Drug Shows Promise for Skin Cancer Prevention Treatment
Styrylquinazoline compound CP-31398 targets mutant tumor suppressor p53
WEDNESDAY, Dec. 5 (HealthDay News) -- A drug that targets a mutant cancer protein can prevent and treat ultraviolet light-induced skin tumors in a non-immunodeficient mouse model and in human skin carcinoma cells, according to a study in the Dec. 3 issue of the Journal of Clinical Investigation.
Xiuwei Tang, from Columbia University College of Physicians and Surgeons in New York City, and colleagues investigated the effect of styrylquinazoline compound CP-31398, which restores the tumor suppressor functions of mutant p53 protein, in mice after treatment with ultraviolet B radiation and in A431 cells, human skin carcinoma cells that carry mutant p53.
The researchers found that CP-31398 affected various signal transduction pathways involving p53 and p53-targeted proteins. Treatment was followed by p53 dependent cell cycle arrest and apoptosis after ultraviolet radiation in wild-type (p53 positive) mice but not in mice deficient in p53. Similar results were seen in the human A431 cells that expressed mutant p53. CP-31398 was effective at treating skin tumors as well as preventing them, according to the study.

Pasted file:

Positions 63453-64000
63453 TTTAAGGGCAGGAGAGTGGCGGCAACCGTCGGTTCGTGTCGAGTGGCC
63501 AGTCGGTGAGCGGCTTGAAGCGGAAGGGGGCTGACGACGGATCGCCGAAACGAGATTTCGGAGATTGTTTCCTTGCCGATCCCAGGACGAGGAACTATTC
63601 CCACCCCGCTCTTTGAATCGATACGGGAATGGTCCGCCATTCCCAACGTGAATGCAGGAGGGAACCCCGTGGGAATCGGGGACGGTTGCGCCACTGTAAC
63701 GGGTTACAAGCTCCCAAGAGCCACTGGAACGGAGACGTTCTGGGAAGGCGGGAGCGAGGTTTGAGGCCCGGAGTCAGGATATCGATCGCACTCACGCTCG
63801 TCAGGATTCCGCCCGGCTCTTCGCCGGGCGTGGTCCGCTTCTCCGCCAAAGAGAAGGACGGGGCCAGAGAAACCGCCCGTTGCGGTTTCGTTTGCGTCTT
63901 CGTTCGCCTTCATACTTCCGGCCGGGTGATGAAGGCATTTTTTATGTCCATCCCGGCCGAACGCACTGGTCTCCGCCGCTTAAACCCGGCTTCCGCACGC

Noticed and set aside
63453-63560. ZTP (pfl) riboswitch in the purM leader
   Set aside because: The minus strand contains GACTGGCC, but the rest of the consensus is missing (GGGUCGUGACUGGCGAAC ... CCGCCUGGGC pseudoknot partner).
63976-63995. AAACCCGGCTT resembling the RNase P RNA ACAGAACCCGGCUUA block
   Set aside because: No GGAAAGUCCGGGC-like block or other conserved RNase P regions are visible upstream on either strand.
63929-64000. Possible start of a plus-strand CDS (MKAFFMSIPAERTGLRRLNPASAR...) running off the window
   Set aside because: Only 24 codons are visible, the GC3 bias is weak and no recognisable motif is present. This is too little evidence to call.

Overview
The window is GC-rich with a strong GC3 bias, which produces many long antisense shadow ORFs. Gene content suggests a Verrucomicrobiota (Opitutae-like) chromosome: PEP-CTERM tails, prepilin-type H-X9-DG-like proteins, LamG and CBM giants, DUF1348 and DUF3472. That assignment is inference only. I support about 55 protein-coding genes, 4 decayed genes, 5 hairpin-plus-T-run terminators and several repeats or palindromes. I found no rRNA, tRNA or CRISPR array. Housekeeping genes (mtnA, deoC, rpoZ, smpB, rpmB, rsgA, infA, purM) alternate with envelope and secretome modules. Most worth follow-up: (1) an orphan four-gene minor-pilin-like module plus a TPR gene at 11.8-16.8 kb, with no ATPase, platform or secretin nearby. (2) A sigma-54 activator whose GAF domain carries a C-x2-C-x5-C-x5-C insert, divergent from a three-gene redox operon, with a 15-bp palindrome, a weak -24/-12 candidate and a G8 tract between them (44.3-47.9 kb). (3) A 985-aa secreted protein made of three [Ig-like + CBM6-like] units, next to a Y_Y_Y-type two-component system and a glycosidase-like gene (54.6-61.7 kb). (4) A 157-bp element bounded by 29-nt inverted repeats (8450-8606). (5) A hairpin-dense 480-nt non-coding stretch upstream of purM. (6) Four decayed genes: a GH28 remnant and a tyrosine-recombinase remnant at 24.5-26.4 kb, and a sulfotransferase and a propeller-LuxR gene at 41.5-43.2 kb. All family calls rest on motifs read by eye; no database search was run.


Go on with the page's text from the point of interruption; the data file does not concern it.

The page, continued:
The work "is an elegant study that suggests CP-31398 topical application may be active in skin cancer prevention following ultraviolet light exposure and may provide an effective therapy after cancer development," Wafik S. El-Deiry, M.D., Ph.D., from the University of Pennsylvania School of Medicine in Philadelphia, writes in an accompanying editorial.